FAA temporarily grounds 171 B-737 Max 9 aircraft
The family of the problematic Boeing model is back in the eye of the cyclone - 2 VIDEO
Following the recent news involving an Alaska Airlines B-737 Max 9, the American aviation authority FAA (Federal Aviation Administration) has ordered the temporary grounding of some Boeing aircraft of the model operated by airlines US or foreign airlines within the territory of the United States.
“The FAA requires immediate inspections of certain Boeing-737 Max 9 aircraft before they can return to flight,” said FAA Administrator Mike Whitaker . "Safety will continue to guide our decision-making process as we assist with the NTSB's investigation into the Alaska Airlines flight 1282". The Emergency Airworthiness Directive (EAD) requires operators to inspect affected aircraft before returning them to flight. The inspections will take four to eight hours per aircraft, concludes an FAA note. The EAD order will affect approximately 171 aircraft worldwide.
After the disasters of 2018 and 2019 which occurred in Indonesia and Ethiopia (Lion Air flight JT610, 189 victims; and Ethiopian Airlines, flight ET302, 157 victims), which had seen as protagonists two aircraft of the B-737 Max family, their global grounding and their troubled return to service, the Boeing aircraft once again caused concern when yesterday Italian time, a B-737 Max 9 operated precisely by the Alaska Airlines company flight 1282 on the Portland-Ontario route with 171 passengers and 6 crew members on board, was forced, 6 minutes after take-off, to reverse course towards the departure airport to land in emergency with the cabin -passengers in depressurization, due to one of the doors detaching in flight. Fortunately, crew and passengers were unharmed.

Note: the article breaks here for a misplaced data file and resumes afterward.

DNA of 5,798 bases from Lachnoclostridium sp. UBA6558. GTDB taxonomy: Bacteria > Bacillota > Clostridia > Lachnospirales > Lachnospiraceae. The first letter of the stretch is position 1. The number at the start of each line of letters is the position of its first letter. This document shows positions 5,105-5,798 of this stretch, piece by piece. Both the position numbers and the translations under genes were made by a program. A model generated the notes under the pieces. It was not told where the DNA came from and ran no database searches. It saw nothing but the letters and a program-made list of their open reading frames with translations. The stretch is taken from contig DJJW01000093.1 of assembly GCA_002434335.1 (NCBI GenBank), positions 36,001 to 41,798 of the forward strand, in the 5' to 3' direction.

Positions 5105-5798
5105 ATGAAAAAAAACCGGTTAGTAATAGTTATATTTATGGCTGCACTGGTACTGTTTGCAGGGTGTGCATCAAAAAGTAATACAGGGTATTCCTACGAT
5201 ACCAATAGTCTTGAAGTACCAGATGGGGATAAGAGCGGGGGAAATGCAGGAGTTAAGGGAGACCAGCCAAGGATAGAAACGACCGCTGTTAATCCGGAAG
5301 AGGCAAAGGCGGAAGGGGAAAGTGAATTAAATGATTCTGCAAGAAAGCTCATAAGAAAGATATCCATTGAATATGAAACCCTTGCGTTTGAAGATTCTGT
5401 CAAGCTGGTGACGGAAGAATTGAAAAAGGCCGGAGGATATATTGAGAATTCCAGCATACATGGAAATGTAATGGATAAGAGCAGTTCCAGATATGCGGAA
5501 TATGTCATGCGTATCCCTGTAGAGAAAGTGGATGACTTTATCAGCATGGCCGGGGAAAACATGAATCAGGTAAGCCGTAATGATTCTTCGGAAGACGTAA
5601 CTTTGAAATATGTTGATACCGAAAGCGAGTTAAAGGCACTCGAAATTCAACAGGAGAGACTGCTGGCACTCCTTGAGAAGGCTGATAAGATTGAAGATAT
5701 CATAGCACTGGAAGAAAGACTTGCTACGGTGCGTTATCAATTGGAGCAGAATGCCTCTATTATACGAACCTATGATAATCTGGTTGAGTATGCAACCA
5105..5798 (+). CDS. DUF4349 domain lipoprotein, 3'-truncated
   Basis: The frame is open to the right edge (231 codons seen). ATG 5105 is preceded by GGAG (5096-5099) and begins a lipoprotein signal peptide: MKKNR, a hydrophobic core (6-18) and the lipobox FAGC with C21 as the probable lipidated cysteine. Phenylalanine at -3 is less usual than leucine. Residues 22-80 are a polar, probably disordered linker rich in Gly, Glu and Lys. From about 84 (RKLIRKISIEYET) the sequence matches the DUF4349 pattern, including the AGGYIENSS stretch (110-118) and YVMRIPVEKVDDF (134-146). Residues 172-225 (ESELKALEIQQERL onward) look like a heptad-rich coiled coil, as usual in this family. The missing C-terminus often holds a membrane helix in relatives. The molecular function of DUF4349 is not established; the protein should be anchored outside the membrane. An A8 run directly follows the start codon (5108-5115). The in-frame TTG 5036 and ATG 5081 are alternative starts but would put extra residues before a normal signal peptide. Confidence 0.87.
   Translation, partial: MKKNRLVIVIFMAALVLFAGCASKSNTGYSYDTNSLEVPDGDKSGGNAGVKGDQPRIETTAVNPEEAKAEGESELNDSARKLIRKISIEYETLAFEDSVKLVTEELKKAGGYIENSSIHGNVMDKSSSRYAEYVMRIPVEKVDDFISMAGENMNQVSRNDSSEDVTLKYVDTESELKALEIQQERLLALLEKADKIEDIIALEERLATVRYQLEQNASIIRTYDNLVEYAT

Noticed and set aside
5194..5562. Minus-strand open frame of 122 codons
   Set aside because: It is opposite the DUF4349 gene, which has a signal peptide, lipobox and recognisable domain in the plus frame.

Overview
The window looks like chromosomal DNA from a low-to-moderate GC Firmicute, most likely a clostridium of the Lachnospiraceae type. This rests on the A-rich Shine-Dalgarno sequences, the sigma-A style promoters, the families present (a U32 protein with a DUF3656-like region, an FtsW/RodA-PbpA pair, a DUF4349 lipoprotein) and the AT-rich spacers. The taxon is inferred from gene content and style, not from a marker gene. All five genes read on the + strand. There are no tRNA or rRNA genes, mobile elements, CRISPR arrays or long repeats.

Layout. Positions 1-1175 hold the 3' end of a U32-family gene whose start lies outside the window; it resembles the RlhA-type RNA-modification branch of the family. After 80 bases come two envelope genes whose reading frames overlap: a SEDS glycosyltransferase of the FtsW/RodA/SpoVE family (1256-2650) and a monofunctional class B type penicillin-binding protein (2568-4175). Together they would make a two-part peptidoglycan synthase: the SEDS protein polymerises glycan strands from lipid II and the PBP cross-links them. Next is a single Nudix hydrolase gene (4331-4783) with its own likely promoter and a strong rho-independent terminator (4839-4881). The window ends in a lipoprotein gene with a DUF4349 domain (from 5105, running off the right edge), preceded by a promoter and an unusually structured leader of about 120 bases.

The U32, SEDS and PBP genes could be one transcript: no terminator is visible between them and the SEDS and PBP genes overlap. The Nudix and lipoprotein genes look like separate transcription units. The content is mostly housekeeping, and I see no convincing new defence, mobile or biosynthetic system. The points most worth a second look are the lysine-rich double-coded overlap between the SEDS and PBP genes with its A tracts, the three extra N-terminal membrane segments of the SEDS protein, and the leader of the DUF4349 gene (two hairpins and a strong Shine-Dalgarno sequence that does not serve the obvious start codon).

The manufacturer Boeing immediately released the following note: "We are aware of the accident involving Alaska Airlines Flight 1282. We are working to gather more information and are in contact with our customer airline. A Boeing technical team is ready to support the investigation". It was January 5th Seattle time, USA.
Yesterday, following the measure taken by FAA, the company commented: "Safety is our top priority and we are deeply sorry for the impact this event has had on our customers and their passengers. We agree And we fully support the FAA's decision to require immediate inspections of B-737/9 aircraft with the same configuration as the affected aircraft. Additionally, a Boeing technical team is supporting the NTSB's investigation into last night's event. We will remain in close contact with our regulator and our customers".
It goes without saying that the airline involved in this latest incident, Alaska Airlines, had voluntarily grounded all its B-737/9s in its fleet immediately after the events. This has naturally led to great inconvenience on its network: yesterday, according to a note released by the company itself, at 4pm local time it had had to cancel a total of 160 connections with repercussions on around 23 thousand passengers. Not to mention the rescheduling of today's and the next few days' flight schedule. The aircraft involved in this latest episode was delivered on 31 October 2023. The part of the aircraft involved is called a "plug door", which is a specific panel of the fuselage near the rear part of the vehicle. "Several passengers on board sustained injuries that required medical attention", the airline concluded.
AVIONEWS - World Aeronautical Press Agency